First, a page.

Sunday, August 28, 2011

Author Interview: John Claude Bemis previews The Prince Who Fell from the Sky

For my spotlight on upcoming dystopian/post apocalyptic fiction series, I interviewed over 20 authors with novels coming out in the genre in 2012/13. These are exclusive first looks at exciting new works. Enjoy! 

John Claude Bemis is the author of the steampunk fantasy trilogy the Clockwork Dark, which includes THE NINE POUND HAMMER, THE WOLF TREE, and THE WHITE CITY – and now he’s tackling a post-apocalyptic adventure story – THE PRINCE WHO FELL FROM THE SKY, due Spring 2012 from Random House.

Here’s the teaser summary:

A post-apocalyptic Watership Down in which animals have taken back their rightful place on Earth, and the journey that an eclectic band of animals - a motherly but powerful bear, a tough rat and a hopeful dog - must take to rescue the last human boy, and life as they know it.

And the interview:

Why do you think people are drawn to "dark" stories?
Dark stories, as in dystopian fiction, often have worlds that are ripe with conflict. Conflict makes for fun stories! On a certain level as readers, I feel we want to see how others will navigate the absolute worst situations—whether that’s Hansel and Gretel being abandoned by the parents or the rise of a totalitarian regime in a futuristic world.

When I wrote THE PRINCE WHO FELL FROM THE SKY, it began with the idea of a post-apocalyptic future where humans are gone and the wilderness covers the ruins of our civilization. What would be most terrifying about this situation? I imagined a child alone in this wolf-ruled, endless forest. This boy is the lone survivor of a crashed spaceship. Once he’s found by a powerful, motherly bear, she is the only one who stands between him and the armies of wolves that want this ancient enemy dead.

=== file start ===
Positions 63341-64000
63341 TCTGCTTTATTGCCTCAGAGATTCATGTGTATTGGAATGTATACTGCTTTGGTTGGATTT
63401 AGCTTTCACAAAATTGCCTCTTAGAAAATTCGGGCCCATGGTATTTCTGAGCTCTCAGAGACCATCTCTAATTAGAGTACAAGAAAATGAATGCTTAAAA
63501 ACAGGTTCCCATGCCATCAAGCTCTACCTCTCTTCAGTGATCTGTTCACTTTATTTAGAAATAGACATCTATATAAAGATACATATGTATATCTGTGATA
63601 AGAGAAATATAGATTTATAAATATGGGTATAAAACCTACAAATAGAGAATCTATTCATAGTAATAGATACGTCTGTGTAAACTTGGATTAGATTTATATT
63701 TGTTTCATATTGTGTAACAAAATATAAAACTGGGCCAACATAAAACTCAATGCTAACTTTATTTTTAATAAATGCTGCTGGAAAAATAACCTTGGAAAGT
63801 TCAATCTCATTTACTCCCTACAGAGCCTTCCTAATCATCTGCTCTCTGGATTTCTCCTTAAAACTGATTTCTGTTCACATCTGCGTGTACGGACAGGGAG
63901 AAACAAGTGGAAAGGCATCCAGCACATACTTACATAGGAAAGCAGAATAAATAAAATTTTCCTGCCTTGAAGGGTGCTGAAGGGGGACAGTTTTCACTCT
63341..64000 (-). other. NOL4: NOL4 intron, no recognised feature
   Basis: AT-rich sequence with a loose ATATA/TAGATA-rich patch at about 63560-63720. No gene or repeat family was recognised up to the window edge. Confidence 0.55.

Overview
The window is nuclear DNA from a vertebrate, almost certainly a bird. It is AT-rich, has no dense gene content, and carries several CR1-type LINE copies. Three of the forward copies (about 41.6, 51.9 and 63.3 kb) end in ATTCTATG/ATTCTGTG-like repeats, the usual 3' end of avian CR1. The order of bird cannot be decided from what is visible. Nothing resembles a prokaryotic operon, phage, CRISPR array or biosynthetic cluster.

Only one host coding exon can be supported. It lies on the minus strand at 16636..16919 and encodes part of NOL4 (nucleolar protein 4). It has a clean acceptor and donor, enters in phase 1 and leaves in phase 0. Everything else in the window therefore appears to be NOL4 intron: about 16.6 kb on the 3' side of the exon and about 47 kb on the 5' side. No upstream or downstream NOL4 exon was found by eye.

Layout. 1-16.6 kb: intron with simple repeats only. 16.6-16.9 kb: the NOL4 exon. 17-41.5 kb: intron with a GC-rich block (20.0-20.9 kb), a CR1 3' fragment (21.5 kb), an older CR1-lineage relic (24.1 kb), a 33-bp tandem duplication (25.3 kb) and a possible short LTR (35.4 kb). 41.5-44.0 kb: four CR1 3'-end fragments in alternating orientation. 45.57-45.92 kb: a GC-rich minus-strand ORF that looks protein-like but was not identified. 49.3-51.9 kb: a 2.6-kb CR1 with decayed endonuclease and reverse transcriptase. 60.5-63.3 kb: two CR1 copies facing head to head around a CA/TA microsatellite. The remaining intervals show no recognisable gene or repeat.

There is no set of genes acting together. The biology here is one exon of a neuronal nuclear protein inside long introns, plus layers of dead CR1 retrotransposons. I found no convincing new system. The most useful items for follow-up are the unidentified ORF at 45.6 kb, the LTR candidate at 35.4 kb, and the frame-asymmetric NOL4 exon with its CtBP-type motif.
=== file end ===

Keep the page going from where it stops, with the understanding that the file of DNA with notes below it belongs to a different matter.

If THE PRINCE WHO FELL FROM THE SKY had a theme song, what would it be and why?
Fun question! I use music to get my head in stories. I’d choose “Across the Wire” by Calexico. Although this song is really about immigrants crossing the desert from Mexico into the US, the lyrics are so fantastical and haunting. They put me in mind of the dangerous journey for the young boy in my book who is searching for a safe place in this menacing wilderness.

What fictional character from another book would your main character chose as his/her best friend and why?
My story is told from the perspective of the mother bear who finds this lost child. She grows to love him as her cub. As she searches for a safe haven to raise him, she wants to figure out how he arrived in her world where no animal has ever seen a human. I think she could find a certain kinship with Mrs. Frisby from MRS. FRISBY AND THE RATS OF NIMH by Robert C. O’Brien. Both are taking unimaginable risks for the sake of their “children.” (Lenore's note: Are you sure she wouldn't eat Mrs. Frisby?!)

What are your top 5 Dystopian lit recs and why?

1. THE ROAD, Cormac McCarthy—This is the bleakest imaginable post-apocalyptic future, and one of the most beautiful books I’ve ever read. 

2. EARTH ABIDES, George R. Stewart—A seminal post-apocalyptic novel. I love how different it is from others in this genre. No marauding bands of cannibals. No blasted landscapes. Just a lonesome, quiet world where a desperate few try to go on.